Thieves escape with €2.2m gold artwork after 220kph chase


Thieves escape with €2.2m gold artwork after 220kph chase

© Copyright :Arne Quinze
 Thieves smashed their way into an art gallery to steal a 2.2 million euro artwork before escaping police by fleeing at 220 kilometres an hour down the wrong side of a highway with their lights out.
The burglary broke through 5cm thick reinforced glass using some kind of battering ram in order to reach the piece, called “Golden Natural Chaos” which is made from 45kg of 18 karat gold.
The entire operation took just four minutes. A neighbour of the gallery in Knokke, Belgium captured the getaway car being loaded up after being awoken by the alarm.

Artist Arne Quinze who took more than 2 years to make the work, told Euronews he was stunned and devastated because he had invested so much – both financially and artistically in its creation.

“When it was finished I remember the team went silent. Not just because they were proud but because of the feeling created by the piece. The piece made us,” he said. “It’s impossible to make that piece again.”

“Now it’s a race. Like every piece of art it’s impossible to sell so they will melt it down for the gold,” he added.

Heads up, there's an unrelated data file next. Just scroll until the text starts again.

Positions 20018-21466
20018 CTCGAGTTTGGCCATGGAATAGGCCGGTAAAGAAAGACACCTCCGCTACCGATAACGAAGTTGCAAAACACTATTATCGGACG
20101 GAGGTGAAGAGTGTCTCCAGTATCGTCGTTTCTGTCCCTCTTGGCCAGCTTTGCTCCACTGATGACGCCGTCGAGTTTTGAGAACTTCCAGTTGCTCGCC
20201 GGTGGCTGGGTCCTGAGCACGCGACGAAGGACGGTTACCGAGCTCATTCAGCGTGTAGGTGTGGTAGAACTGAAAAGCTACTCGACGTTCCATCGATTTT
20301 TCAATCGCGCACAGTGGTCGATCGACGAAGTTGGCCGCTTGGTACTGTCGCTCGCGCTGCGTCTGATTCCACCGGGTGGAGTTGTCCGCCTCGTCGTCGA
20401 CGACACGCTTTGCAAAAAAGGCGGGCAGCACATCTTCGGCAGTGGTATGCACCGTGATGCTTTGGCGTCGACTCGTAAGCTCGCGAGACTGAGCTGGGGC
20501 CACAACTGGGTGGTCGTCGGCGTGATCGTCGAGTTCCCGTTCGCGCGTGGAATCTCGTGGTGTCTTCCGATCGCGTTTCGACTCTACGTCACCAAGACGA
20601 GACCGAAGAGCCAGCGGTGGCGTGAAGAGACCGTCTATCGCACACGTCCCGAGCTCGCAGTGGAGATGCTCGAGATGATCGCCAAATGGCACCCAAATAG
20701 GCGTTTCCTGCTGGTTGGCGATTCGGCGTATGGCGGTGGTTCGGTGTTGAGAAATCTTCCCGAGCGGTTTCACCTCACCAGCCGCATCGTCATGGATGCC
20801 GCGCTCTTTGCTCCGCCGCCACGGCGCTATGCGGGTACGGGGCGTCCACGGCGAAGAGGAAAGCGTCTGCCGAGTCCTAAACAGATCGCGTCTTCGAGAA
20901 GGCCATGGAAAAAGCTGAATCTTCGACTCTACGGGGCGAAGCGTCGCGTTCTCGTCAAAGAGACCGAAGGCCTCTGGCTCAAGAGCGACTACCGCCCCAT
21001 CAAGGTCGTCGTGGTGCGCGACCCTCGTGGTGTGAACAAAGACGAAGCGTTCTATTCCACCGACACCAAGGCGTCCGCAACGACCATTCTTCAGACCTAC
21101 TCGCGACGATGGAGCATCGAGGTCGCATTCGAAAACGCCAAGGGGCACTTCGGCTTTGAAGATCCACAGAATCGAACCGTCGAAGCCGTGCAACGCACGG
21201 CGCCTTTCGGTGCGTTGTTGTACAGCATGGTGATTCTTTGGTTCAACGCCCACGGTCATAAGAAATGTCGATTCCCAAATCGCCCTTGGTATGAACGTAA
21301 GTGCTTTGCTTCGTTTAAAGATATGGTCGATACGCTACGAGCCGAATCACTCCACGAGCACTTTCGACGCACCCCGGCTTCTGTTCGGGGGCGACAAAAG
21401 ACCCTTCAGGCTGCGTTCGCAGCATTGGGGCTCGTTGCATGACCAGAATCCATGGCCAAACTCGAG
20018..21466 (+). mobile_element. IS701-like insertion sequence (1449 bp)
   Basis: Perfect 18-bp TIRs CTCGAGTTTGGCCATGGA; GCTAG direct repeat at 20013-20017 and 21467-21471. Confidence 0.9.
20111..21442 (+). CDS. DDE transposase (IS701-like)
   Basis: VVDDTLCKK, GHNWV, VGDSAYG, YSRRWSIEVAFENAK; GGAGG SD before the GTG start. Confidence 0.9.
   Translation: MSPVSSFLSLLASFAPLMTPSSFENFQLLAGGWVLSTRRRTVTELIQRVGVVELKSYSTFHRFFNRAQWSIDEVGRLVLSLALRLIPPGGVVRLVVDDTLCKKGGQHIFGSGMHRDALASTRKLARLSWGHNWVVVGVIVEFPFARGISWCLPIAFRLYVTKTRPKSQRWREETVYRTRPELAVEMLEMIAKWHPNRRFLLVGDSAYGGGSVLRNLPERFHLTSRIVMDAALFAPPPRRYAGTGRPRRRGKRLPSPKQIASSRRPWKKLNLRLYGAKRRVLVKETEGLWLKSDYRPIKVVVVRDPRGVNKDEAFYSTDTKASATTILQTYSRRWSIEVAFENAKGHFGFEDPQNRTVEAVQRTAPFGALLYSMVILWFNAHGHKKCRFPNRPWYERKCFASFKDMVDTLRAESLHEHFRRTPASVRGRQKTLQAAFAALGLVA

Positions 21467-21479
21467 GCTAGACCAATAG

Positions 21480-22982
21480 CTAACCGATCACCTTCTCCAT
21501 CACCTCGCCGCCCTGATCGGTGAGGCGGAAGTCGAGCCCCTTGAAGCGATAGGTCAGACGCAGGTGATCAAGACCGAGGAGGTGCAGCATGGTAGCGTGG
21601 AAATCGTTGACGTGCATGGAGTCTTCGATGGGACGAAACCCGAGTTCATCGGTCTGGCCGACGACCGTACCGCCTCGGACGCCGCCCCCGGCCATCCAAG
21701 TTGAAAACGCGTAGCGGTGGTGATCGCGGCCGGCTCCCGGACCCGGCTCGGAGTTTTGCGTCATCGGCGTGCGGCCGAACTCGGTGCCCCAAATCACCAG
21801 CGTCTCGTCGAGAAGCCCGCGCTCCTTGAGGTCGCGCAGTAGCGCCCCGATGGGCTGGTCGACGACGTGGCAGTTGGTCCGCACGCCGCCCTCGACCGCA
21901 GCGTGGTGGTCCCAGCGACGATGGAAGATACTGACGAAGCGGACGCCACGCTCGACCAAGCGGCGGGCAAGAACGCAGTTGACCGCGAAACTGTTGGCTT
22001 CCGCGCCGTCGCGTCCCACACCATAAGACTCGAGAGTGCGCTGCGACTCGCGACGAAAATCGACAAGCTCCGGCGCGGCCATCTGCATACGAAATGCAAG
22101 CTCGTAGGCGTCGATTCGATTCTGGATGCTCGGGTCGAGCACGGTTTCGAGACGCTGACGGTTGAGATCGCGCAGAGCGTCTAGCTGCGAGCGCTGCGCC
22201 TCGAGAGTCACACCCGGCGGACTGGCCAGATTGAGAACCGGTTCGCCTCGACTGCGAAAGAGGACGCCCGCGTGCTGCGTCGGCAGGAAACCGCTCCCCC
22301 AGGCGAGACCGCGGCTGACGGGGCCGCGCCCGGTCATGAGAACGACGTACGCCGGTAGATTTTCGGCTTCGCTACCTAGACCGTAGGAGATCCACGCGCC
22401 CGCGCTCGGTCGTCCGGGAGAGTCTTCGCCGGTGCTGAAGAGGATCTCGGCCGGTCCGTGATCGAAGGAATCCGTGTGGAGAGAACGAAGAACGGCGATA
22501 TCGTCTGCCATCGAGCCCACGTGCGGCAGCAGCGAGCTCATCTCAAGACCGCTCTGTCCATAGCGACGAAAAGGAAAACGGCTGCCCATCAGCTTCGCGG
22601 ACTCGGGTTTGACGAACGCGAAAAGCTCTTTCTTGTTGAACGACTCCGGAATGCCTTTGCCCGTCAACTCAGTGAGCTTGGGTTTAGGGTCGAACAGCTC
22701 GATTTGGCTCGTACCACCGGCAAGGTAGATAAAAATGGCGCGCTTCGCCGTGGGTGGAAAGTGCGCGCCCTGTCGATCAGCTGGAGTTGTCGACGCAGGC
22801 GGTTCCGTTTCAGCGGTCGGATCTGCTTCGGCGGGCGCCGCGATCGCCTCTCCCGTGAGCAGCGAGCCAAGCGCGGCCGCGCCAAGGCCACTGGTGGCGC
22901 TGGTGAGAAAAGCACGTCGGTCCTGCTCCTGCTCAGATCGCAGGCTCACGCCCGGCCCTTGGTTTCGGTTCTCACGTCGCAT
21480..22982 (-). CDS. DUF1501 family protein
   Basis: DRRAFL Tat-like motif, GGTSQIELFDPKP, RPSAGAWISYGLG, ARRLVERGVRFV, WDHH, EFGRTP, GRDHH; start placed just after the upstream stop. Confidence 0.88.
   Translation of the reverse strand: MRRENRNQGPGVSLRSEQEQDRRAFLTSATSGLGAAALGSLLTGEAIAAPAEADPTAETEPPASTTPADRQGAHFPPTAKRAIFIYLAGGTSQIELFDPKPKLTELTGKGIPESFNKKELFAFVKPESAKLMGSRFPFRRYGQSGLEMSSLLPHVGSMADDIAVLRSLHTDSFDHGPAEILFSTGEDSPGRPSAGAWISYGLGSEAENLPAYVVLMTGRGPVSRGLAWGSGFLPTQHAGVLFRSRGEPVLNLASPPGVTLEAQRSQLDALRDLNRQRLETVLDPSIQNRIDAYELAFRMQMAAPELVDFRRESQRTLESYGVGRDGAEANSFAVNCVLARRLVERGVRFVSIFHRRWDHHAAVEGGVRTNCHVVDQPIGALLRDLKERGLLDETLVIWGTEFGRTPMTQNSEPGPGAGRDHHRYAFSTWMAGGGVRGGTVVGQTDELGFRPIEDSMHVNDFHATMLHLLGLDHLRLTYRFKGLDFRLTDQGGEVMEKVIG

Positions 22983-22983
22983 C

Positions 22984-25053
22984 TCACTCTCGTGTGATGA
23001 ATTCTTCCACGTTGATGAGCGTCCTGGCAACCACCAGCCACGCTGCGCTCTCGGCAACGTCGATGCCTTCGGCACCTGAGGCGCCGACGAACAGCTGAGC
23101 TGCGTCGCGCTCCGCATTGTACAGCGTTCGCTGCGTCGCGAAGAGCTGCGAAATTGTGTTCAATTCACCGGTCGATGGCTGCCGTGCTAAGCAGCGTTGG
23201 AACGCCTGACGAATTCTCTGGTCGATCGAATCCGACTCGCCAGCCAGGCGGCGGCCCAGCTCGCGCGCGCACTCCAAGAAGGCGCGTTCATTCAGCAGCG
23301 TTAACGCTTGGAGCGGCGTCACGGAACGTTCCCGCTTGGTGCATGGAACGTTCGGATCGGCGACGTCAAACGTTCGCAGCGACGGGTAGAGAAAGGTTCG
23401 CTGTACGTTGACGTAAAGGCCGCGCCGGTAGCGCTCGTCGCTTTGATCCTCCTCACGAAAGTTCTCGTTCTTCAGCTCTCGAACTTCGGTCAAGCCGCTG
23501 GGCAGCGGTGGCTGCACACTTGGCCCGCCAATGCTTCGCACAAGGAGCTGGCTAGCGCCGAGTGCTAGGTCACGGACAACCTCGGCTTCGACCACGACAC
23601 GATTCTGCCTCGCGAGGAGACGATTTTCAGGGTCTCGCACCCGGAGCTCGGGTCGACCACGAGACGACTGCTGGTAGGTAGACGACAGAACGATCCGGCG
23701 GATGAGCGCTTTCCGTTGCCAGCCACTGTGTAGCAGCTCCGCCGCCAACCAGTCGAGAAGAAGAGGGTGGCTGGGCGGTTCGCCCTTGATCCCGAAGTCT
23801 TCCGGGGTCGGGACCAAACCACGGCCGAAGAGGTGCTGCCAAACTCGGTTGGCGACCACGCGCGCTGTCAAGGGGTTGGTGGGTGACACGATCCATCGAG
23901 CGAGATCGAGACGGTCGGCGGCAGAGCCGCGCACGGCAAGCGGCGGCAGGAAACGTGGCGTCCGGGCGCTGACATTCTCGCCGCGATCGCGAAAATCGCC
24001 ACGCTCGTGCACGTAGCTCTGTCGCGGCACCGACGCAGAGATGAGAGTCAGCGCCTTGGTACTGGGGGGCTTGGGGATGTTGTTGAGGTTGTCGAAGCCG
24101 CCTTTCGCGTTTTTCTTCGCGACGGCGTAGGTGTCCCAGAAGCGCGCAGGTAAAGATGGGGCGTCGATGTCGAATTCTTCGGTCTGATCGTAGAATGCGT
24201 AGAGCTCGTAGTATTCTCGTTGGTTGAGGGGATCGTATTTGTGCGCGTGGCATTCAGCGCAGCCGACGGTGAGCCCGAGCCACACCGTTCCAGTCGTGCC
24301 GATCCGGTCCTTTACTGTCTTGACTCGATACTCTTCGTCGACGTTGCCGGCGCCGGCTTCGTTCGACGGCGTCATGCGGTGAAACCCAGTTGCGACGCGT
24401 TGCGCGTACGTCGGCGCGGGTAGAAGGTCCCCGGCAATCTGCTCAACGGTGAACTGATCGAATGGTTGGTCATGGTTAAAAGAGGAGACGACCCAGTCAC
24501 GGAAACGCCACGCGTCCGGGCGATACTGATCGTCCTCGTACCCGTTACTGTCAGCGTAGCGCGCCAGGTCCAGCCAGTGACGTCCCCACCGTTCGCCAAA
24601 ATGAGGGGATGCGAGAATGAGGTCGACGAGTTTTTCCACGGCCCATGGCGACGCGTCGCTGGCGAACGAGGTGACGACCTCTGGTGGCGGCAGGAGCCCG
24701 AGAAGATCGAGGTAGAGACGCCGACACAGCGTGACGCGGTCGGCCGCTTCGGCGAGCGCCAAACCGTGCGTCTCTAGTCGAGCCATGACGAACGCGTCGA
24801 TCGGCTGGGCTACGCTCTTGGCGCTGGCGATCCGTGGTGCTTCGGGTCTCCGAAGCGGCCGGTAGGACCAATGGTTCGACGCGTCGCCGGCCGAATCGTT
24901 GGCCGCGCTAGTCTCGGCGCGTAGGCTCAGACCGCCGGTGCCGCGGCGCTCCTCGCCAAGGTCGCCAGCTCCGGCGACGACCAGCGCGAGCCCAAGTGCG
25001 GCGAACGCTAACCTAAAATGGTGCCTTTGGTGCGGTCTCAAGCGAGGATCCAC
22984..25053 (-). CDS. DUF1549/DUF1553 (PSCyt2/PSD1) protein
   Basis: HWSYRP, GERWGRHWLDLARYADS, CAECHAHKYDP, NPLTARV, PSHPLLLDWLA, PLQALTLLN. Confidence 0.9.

Police were on the scene within around five minutes, according to a spokesman for the artist, but were unable to recover the work despite a long car chase.

The artwork, which was originally made in Belgium as part of a collaboration with precious metals manufacturer Heimerle+Meule has toured the world, passing through China, the US and France before returning to its homeland.


The scene of the crime


Museum seeks to preserve, restore artifacts

Museum seeks to preserve, restore artifacts


Photo by Sgt. Alan Brutus, Army University PressMegan Hunter, museum specialist, prepares a buffalo hide overcoat used in the Indian Wars, circa 1872, for transport to a conservator April 12 at the Frontier Army Museum. Photo by Sgt. Alan Brutus, Army University Press.

The staff of the Frontier Army Museum face a daily dilemma: the museum’s artifacts continue to age. To minimize the aging process, pieces of the collection are routinely preserved through stabilization or restoration.

“Stabilization is used to secure the object and protect it from further damage,” said Megan Hunter, FAM museum specialist. “Restoration is when a conservator brings the objects back to its original state.”

The most recent item selected for preservation is a buffalo hide overcoat used in the Indian Wars, circa 1872. FAM specialists sent the overcoat to the Gerald R. Ford Conservation Center in Omaha, Neb., April 16 for repairs that include patching small holes, mending stitching and general cleaning.